While not inherently malicious, receiving vague or unhelpful responses to community concerns can be the first sign of a much deeper problem. A lack of communication about project functionality, or an unsatisfactory explanation for its value proposition, can indicate the team is not planning to build their product with merit. In a worst case scenario, this could mean the project is just a front to bait users into buying soon-to-be worthless tokens.
As such, it’s worth re-evaluating your risk appetite when met with a founder or team member who isn’t willing to respond directly to honest questions. While there could be a good reason for the delay, a healthy dose of skepticism could be what ends up protecting your funds and/or information.
False and unfulfilled promises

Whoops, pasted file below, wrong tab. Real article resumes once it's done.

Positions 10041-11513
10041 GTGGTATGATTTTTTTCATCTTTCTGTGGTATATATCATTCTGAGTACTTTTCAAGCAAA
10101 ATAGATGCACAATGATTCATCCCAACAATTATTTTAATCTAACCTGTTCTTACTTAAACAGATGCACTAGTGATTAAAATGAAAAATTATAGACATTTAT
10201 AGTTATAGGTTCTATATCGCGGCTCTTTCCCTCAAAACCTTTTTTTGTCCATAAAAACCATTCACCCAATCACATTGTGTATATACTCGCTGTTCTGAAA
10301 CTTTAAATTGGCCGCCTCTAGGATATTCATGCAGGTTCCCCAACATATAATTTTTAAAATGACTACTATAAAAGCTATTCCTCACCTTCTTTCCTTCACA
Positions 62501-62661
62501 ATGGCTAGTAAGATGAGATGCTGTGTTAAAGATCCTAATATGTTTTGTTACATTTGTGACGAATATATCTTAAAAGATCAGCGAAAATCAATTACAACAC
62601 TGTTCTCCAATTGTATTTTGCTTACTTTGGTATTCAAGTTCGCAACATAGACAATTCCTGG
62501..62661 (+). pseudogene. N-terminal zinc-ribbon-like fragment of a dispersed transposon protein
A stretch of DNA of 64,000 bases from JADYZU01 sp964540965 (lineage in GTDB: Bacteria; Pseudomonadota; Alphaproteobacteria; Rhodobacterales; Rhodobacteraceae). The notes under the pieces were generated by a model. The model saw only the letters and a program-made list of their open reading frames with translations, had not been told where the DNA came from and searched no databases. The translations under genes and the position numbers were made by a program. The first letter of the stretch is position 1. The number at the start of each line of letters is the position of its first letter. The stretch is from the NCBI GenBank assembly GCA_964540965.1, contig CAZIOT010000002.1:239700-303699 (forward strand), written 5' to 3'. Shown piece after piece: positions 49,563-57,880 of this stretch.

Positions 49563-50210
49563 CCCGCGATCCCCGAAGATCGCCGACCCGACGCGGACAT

Another example includes promises of utility or features that never see the light. A team that consistently fails to execute, or continually defers their goals can be letting their lack of conviction slip. While not a direct indication of malintent, there’s plenty of evidence such behavior is cause for concern.
During the DeFi boom that ran from 2020 to 2022, inflated yields were central to get-rich-quick schemes that often left users grasping at empty pockets. Rug pulls that occurred during this period made promises of excessive yield opportunities and financial gains, with seemingly no explicit tradeoffs.
However, nothing in the crypto ecosystem should be approached without first assessing its capacity for risk. Actions deemed “safe” such as providing liquidity (LP) or staking, each bear latent risk of asset reduction or dilution in overall APY if not properly understood. Therefore, seeking the most up-to-date knowledge and conducting ongoing research is encouraged to avoid entering unknowingly into financial precarity.
Whether it’s likes, follows, or full-on bot farms, fake engagement can also be worth flagging as a potential threat indicator. A project with merit will gain a community and scale organically. A project buying engagement can be compensating for its lack of utility or purpose.